North Florida Ecological Services Office
Southeast Region

Florida Manatee sighting Guidance and Key Points

Background

Manatees are a federally protected under both the Endangered Species Act and Marine Mammal Protection Act. The numbers of manatees found outside of Florida during the summer months are gradually increasing. While most return to Florida as the weather cools the coastal waters, a number of these animals have been lost to cold stress or required rescues.

Issue

Florida residents are accustomed to this native species in their waters, but outside Florida fascination and curiosity can lead to unintended consequences. The following information is provided to guide agencies, organizations and the public in interacting with these animals.

Do's and Don'ts

DO: Report sightings to your local wildlife officials or marine law enforcement office.

DO: Observe manatees from the surface of the water and at a distance.

DO: Avoid excessive noise and splashing that could disturb bottom-resting manatees.
Manatees on the bottom are likely resting or feeding.

DO: Use snorkel gear if you are in the water, and maintain your distance when watching manatees.

DO: Operate boats at idle and slow speed in areas where manatees have been reported.

DO NOT: Do not feed manatees or give them water.

DO NOT: Ride, chase, poke or surround manatees.

DO NOT: Separate a mother and calf or an individual from a group.

Key Points to Remember

FOOD AND WATER: Providing wildlife with food and water is not only a violation of federal, and often State, wildlife protection laws, but also creates significant problems for both the animals and for people. This is particularly true from manatees, as they easily acclimate to hand-outs of food and fresh water. These artificial attractants can result in the manatees being exposed to greater risks of injury or death due to boats, as the animal may view docks and boats as a location where food and water can be found and seek out both. For manatees outside of Florida this can also result in the animal remaining in an area well beyond the time it should start making its way back to Florida.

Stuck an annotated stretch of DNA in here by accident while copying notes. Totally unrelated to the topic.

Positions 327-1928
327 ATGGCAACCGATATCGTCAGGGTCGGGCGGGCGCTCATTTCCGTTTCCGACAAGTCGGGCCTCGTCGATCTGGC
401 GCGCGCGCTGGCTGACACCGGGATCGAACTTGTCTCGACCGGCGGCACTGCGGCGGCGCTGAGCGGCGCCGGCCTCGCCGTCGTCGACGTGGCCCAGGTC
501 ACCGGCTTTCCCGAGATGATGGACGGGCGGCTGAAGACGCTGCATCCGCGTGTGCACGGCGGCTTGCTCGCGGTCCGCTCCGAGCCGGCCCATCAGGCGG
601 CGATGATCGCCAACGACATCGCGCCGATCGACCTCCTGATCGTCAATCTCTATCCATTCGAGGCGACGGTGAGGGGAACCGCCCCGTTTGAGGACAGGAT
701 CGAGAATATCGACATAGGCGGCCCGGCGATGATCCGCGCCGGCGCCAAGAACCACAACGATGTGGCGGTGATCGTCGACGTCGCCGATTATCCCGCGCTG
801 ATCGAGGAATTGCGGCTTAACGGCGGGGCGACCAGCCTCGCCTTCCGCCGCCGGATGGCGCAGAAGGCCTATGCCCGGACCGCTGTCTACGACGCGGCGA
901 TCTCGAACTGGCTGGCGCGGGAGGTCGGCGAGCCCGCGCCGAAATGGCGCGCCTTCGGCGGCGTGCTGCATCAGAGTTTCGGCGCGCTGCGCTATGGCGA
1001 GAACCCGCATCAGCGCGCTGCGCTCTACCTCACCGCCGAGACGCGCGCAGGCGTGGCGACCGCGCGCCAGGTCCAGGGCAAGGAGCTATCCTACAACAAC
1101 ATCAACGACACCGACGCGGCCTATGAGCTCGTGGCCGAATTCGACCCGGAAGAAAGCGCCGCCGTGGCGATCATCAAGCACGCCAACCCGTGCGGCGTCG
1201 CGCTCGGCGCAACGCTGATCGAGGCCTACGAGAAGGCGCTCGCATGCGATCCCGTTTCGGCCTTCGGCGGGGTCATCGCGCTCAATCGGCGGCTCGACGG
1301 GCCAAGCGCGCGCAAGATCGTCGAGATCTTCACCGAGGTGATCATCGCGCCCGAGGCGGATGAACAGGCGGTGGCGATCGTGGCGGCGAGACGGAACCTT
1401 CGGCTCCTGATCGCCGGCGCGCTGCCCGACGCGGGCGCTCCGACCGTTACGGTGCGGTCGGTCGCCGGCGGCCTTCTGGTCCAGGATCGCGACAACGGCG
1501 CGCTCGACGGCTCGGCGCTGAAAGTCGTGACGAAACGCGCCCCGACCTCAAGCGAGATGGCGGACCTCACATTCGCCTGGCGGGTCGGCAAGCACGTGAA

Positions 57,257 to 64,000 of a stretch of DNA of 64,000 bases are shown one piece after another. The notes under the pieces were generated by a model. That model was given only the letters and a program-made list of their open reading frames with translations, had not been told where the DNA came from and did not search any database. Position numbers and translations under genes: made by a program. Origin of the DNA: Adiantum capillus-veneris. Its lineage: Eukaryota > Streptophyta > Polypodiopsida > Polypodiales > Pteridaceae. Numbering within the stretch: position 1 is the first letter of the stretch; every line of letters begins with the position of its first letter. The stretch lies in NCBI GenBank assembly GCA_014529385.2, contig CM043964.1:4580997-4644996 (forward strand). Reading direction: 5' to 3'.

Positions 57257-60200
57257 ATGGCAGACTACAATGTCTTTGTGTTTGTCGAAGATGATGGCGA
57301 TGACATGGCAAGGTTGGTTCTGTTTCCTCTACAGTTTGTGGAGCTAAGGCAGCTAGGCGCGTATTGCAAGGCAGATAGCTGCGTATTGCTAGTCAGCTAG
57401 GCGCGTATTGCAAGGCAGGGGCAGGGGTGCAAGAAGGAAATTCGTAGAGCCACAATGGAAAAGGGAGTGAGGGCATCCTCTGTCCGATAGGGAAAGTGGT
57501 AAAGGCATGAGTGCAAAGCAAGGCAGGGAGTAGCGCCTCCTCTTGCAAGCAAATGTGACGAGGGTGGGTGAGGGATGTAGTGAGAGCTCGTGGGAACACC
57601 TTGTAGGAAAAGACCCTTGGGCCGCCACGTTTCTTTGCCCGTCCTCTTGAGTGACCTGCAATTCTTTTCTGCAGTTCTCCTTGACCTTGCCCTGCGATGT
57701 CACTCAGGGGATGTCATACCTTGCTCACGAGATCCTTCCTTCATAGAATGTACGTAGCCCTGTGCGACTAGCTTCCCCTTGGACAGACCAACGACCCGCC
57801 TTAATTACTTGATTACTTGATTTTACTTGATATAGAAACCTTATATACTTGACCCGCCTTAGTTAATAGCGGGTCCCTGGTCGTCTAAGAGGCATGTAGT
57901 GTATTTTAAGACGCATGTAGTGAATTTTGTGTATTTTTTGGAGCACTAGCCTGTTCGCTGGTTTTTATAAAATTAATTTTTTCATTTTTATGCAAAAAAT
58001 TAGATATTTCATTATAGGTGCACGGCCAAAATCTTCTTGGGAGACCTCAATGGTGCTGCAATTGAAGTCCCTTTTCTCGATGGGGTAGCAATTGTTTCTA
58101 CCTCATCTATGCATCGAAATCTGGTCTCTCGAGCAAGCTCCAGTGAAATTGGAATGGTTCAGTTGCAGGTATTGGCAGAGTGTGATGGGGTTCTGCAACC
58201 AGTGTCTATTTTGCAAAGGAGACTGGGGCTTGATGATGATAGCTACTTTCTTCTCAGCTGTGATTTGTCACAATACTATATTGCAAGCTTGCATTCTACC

OBSERVING MANATEES: Seeing a Florida manatee for the first time can be both an exciting and emotional experience. These large, lumbering, gentle creatures capture the imagination and are an awesome sight whether seen in Florida or anywhere along the U.S. eastern or Gulf of Mexico coastlines. It's easy to get carried away in the moment, but remember to always observe manatees (and other wildlife) at a distance. If you see manatees on the bottom they are likely resting or feeding. Don't do anything to disturb them, and never ride, chase, poke or separate manatees from a group. Such actions are not safe for the animal or you, and are a violation of federal law.

BOATING: In areas where manatee sightings have been report please slow down or even consider operating at idle speed through the area. Wearing polarized sunglasses reduces glare and makes it easier to see the manatee snouts breaking the surface for a breath of air: you'll see - and sometimes hear - them blow-out accumulated water just before taking a breath.

Remember, report manatee U.S. coastline sightings outside Florida to your local wildlife agency or marine law enforcement. You may also send a report to us via e-mail at manatee@fws.gov.

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Last updated: May 1, 2013